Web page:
This weekend I rented a couple of DVDs from my local Blockbuster - my apologies to anyone who boycotts the establishment, but I rent infrequently and it's literally a two-minute walk from my front door. I rented three discs, The Producers, XXX: State of the Union, and Kung Fu Hustle. An odd combination? Sure, but I had just seen"The Producers" on Broadway a few weeks ago and was very curious how close the musical and the movie are....very!

And then there were the other two rentals, which were both surprisingly entertaining. (I think we'll have full reviews of the discs, so I'm just tossing out some quick thoughts here.) First, XXX: State of the Union is a huge improvement over the original with Vin Diesel. Ice Cube makes a believable action hero, and the action sequences are pretty fun. It's a preposterous plot, but it has an interesting and new twist or two.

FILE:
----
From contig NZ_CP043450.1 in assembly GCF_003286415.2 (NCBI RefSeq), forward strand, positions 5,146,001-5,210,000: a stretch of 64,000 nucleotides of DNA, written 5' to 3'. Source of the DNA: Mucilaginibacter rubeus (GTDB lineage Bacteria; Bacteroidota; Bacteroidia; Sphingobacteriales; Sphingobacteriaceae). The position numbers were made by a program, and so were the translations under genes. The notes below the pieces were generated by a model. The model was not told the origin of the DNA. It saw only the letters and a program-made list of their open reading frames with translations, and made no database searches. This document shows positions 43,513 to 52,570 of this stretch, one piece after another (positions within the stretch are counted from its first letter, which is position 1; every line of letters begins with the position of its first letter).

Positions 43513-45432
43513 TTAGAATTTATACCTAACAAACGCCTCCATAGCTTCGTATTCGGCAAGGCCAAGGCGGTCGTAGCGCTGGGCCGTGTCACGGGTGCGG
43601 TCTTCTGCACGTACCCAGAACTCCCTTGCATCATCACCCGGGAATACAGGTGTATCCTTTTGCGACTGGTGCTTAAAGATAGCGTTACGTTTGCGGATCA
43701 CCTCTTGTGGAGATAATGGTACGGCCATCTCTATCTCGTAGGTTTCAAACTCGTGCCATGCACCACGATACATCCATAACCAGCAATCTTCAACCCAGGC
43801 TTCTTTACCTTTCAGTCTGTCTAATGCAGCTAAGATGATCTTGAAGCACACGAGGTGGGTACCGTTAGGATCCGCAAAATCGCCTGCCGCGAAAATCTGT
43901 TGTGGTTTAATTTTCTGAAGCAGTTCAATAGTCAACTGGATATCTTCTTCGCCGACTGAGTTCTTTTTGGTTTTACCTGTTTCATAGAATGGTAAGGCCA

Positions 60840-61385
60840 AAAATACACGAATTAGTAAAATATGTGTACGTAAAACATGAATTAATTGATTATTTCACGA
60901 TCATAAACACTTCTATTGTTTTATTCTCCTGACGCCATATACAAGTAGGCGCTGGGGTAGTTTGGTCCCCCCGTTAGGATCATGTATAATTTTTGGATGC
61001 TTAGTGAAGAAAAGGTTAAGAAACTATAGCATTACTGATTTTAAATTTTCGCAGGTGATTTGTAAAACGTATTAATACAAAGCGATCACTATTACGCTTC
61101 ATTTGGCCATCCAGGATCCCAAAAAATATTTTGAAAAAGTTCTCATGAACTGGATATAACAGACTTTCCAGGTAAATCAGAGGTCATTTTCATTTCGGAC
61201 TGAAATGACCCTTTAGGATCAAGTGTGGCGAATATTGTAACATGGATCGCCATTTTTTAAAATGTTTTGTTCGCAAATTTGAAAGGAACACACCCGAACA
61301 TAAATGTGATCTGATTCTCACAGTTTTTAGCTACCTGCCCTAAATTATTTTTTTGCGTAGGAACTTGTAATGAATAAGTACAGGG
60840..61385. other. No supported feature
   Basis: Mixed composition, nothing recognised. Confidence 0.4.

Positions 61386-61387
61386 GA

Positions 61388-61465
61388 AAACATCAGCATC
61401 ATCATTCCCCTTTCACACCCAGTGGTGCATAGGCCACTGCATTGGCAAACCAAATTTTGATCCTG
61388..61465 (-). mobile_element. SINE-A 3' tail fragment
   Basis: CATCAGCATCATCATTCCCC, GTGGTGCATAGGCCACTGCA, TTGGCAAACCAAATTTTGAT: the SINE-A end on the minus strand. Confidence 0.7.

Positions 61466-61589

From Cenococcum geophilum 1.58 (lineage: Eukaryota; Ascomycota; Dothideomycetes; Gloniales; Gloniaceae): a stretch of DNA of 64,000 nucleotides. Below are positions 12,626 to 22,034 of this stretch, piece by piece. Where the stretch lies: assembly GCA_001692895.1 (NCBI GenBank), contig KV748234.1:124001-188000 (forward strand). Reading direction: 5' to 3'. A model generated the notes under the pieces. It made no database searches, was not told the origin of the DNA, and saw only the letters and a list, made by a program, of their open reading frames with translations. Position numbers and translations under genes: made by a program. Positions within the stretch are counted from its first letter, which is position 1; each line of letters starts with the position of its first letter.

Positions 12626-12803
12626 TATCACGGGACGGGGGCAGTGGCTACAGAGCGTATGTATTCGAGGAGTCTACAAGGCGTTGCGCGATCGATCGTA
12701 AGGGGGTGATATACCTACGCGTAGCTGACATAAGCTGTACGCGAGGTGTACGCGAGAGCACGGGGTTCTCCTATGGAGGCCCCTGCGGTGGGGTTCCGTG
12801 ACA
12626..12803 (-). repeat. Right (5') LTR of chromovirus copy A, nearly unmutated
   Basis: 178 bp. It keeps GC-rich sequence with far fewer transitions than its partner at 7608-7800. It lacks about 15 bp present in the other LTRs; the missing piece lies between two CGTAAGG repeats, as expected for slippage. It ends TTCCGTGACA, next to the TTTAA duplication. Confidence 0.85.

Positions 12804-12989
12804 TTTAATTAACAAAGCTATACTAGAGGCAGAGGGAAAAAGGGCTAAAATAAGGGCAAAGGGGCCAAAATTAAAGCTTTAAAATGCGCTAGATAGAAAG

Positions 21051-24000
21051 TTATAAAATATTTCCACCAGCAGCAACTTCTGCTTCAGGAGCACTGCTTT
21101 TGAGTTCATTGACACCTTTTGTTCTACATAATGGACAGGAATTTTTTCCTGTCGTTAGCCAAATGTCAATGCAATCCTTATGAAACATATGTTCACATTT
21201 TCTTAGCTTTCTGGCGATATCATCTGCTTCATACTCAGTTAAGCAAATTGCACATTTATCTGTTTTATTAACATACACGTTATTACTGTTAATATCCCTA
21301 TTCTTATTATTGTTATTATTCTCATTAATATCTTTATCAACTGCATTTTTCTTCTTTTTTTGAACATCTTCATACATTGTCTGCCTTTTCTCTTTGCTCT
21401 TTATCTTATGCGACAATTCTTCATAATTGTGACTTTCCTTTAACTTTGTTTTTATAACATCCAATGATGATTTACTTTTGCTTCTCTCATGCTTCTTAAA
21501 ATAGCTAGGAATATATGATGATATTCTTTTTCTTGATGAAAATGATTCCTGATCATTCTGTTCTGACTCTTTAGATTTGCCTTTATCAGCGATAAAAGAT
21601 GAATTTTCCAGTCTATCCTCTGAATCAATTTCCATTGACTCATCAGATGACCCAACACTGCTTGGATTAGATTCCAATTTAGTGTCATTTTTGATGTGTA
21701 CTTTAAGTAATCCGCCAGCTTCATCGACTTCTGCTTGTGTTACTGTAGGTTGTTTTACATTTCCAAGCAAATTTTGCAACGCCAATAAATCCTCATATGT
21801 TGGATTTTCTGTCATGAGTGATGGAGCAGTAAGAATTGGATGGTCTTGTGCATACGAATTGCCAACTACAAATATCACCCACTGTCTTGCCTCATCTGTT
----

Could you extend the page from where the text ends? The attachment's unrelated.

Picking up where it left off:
But the biggest joy was in Kung Fu Hustle. I had given thought to catching this one in the theaters but obviously passed. Wow, this movie was outrageously fun. What a great combination of kung fu, wire fu, Looney Tunes action, and innumerable homages to other films. This one is a definite rental, and a safe blind buy (excellent video and awesome audio)! It's good to see there's still some interesting ideas (albeit "borrowed") left in movies. Please give this one a spin; you'll like it.

Blog Review: Family Flaw
August 15th, 2005 12:21PM